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A "parasite" tone

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Re: A "parasite" tone

Postby Massimo Milan » Tue Aug 30, 2016 10:48 am

Bob Gramann wrote:I used closeup lens on a DSLR camera and made a movie of the string at the fret. It showed clearly that the string jumped off the fret after the initial pluck. I couldn't record at any more than the standard 30 fps, so I couldn't do a good slow motion video. But, I would assume that if there is enough energy at the initial pluck to lift the string obviously off the fret, there is probably enough to lift it on subsequent vibrations. I'm going with the jumping string theory.

On a steel string gutar, you don't get good tone if you depress too far back from the fret. I guess that's why this isn't an issue on the nylon string guitar when I play--I'm used to fretting right behind the fret.


One of the things i noticed is that the abnormal tone generates even plucking gently. Anyway, I'm asking which can be the physical difference between nylon and steel strings which makes the nylon string to jump off the fret and the steel one not. Tension? So High tension would help, but different nylon string sets did not show any difference. Mass? it is assumed that steel and brass have more mass than nylon. So what else? What could help, even assuming a defective playing technique, to minimize the "jumping off phenomenon"?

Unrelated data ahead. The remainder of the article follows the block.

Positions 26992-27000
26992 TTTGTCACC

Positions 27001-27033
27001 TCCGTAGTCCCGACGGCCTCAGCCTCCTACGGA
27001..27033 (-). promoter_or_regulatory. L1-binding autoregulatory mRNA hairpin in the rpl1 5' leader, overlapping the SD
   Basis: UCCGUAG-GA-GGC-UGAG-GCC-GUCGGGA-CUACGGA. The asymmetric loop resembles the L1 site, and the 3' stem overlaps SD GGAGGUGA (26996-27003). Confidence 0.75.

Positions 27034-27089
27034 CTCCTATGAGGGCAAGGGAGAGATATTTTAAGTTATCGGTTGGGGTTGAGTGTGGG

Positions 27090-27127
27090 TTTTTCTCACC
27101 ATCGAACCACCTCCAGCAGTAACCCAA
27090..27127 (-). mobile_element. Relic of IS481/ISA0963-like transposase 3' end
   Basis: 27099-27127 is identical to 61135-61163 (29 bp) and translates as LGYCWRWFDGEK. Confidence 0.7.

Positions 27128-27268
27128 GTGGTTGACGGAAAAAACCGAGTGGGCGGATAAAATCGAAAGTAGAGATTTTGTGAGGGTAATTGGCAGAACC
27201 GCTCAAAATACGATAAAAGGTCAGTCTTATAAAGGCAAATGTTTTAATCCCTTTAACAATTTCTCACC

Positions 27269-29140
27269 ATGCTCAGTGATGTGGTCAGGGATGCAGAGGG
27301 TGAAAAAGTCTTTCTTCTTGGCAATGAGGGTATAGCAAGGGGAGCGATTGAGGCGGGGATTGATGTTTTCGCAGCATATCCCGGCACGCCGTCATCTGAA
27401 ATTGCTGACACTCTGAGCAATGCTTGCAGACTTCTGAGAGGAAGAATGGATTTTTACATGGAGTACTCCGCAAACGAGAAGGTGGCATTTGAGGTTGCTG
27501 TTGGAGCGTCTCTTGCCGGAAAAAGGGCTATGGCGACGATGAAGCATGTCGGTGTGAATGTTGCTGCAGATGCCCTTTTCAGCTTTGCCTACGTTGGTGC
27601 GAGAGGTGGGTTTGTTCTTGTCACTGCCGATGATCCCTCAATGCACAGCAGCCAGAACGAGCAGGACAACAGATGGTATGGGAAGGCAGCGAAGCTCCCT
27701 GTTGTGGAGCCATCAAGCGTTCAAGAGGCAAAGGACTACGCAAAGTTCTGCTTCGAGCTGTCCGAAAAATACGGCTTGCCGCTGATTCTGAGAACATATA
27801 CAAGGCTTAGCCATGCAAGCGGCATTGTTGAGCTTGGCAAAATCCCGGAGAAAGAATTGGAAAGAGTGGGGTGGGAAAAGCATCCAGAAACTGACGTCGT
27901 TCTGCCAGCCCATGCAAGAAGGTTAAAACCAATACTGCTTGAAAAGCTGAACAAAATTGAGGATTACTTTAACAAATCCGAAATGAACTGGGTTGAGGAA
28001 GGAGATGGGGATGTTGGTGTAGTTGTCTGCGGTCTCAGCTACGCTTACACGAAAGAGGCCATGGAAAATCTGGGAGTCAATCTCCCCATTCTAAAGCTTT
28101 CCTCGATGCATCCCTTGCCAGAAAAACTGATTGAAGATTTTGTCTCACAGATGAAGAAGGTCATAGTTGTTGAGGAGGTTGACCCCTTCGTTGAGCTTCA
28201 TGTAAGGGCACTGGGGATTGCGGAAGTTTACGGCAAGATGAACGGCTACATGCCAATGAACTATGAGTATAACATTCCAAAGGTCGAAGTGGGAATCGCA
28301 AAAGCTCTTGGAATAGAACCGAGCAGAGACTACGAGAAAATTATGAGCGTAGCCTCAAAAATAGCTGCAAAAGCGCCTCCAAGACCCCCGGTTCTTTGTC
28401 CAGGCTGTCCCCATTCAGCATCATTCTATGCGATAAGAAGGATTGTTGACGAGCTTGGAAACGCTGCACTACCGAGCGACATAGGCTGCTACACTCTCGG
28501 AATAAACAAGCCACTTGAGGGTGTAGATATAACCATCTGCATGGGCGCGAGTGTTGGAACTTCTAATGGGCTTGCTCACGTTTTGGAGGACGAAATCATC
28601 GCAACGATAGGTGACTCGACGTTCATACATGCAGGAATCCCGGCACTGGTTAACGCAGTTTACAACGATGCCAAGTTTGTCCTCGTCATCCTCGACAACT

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Re: A "parasite" tone

Postby Massimo Milan » Tue Aug 30, 2016 10:51 am

Well (gosh!!) , this is what today says the guy who wrote a post back in 2013 in another forum:
"All you folks giving the op grief about it being his technique need to zip it. It is absolutely not his technique. It is NOT the kind of buzz you get if you are in the middle of the fret and not pushing hard enough. No, this is an unholy demon level buzz. I'm the one who started the other thread about this problem three years ago. Understand that this is not just your normal buzzing. It is almost as if a secondary note comes through. The Paul Mcgill article is a perfect illustration of the problem. As the article states, if you move even 1/8 of an inch from the fret this problem can appear. There is no way in all hell that every single finger on every single chord can be played 1/8 of an inch or less from the fret. The op does not sound like a noob when it comes to guitar, I'm not either. I teach guitar all day every day, have taught almost 40,000 lessons, do repairs and setups on the side, etc., this problem is as strange as they come. What Mcgill says is correct. The note j
ust "accelerates" off the fret, almost as if it is oscillating too rapidly or something. I was driven mad by this problem on a Cervantes Crossover. Had it worked on by the best repair guys around. Never got solved and ended up sending the guitar back after many weeks of trying everything we could think of. Bought a Kenny Hill and no issues.